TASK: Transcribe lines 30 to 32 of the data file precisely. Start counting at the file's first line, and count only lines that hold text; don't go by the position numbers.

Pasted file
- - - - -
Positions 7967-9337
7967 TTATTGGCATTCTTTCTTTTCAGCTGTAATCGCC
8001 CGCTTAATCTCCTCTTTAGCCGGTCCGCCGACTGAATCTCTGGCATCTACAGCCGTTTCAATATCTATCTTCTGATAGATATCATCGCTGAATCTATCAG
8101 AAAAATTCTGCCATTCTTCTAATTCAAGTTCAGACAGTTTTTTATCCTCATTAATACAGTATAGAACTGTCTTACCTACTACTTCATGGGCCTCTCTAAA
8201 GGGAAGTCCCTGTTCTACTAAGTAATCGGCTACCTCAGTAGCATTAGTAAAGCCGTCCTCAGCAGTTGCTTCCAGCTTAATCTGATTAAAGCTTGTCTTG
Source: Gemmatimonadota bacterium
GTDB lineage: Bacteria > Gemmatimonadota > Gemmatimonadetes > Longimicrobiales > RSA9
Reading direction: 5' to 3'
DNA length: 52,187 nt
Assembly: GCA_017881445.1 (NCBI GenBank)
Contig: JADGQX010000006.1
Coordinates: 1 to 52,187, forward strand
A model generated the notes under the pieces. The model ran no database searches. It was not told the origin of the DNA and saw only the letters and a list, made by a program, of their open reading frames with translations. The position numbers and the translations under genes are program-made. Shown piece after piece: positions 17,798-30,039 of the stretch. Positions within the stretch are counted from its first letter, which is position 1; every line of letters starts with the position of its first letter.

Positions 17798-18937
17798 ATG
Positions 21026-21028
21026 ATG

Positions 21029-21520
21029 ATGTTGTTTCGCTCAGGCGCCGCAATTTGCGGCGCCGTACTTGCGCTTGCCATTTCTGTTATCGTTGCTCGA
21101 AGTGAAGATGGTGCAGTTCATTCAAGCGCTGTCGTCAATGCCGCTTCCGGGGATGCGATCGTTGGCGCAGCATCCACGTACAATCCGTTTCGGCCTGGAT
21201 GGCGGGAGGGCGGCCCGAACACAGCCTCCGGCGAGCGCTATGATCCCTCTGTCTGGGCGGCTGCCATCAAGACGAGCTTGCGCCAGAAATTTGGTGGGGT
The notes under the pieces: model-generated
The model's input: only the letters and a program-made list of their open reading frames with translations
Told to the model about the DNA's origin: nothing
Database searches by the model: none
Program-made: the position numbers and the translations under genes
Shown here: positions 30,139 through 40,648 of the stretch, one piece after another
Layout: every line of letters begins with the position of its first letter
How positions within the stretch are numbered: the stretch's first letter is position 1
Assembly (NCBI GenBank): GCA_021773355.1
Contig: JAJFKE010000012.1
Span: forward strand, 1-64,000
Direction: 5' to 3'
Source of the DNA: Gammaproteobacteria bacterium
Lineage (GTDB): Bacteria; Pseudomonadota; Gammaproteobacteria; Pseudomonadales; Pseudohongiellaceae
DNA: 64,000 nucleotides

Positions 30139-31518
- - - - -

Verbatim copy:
Assembly (NCBI GenBank): GCA_021773355.1
Contig: JAJFKE010000012.1
Span: forward strand, 1-64,000